His well known yet partly forgotten three photographic projects in 1931, The Ghetto Lane in Wilna,  Paris: 80 Photographies de Moï Ver (with an introduction by Introduction by Fernand Léger), and Ci-Contre - 110 Photos de Moï Ver (that was not published at the time), have remained milestones in the art of the 1930s as he created and imposed a new visionary style in photography. Like his contemporaries who considered the tradition of romantic Pictorialism in photography as decadent and anachronistic he reverted to an almost anti-photographic style that relied on an avant-garde vision under the influence of his teachers at the Bauhaus in Dessau such Klee, Kandinsky, and Albers, and especially Moholy-Nagy.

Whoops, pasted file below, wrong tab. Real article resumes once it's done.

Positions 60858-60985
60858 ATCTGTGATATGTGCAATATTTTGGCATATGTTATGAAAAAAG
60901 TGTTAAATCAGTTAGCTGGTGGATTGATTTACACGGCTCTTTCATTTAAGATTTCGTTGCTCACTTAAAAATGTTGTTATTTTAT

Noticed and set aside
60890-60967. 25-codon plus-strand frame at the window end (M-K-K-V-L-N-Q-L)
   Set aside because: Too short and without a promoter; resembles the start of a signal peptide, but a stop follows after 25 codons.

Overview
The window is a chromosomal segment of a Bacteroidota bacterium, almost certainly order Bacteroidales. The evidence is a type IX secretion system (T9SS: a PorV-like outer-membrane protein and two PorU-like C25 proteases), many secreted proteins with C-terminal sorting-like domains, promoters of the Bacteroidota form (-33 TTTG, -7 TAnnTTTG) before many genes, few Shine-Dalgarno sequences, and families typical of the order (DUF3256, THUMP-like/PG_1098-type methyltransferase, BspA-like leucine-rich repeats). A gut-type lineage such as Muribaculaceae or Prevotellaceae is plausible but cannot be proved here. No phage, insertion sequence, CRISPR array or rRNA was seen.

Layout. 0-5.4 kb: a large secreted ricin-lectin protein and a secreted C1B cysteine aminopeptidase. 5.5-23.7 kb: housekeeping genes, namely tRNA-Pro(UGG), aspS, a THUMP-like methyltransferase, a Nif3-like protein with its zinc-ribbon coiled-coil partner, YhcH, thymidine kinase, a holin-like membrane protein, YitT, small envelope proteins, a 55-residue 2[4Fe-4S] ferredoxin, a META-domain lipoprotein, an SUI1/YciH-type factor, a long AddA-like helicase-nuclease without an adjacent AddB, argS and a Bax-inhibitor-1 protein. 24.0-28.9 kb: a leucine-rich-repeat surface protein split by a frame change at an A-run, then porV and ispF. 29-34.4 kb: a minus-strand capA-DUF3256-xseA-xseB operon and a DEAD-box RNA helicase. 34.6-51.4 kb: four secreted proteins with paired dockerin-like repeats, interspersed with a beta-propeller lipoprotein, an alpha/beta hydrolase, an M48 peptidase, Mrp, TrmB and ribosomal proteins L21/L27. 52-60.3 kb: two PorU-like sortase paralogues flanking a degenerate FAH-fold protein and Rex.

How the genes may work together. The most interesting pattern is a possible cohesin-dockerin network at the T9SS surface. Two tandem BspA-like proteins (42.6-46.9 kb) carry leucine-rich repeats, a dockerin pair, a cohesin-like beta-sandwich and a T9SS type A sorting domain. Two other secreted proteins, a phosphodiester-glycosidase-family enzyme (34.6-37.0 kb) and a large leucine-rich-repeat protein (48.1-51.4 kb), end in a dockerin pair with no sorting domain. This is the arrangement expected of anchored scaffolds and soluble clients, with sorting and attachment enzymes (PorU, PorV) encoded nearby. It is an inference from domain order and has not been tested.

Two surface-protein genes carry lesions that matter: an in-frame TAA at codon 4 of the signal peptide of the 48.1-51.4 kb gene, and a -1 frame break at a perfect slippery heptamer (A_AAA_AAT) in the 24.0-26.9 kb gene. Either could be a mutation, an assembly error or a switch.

As a contemporary of artists such as Man Ray, Ilse Bing, Hanna Höch, André Kertész, Brassaï, Germaine Krull or Dora Maar, who were all active in Paris at the same time and like most of them Moi Ver's photographic vision was a combination of innovative painting and advanced unconventional camera practice that yielded radical images. Moï Ver's work is a perfect example of the modernist movement of the early 20th century and reflects the social, cultural, and artistic changes that were taking place at the time.

Decades ahead of his time, the collages, multiple exposures and the combination prints he produced were a vibrant depiction of the dynamism of the modern metropolis and are still relevant and modern as an advanced form of photographic expression which has influenced since then generations of photographers. 

Curator is Dr. Nissan N. Perez.

National Gallery of Art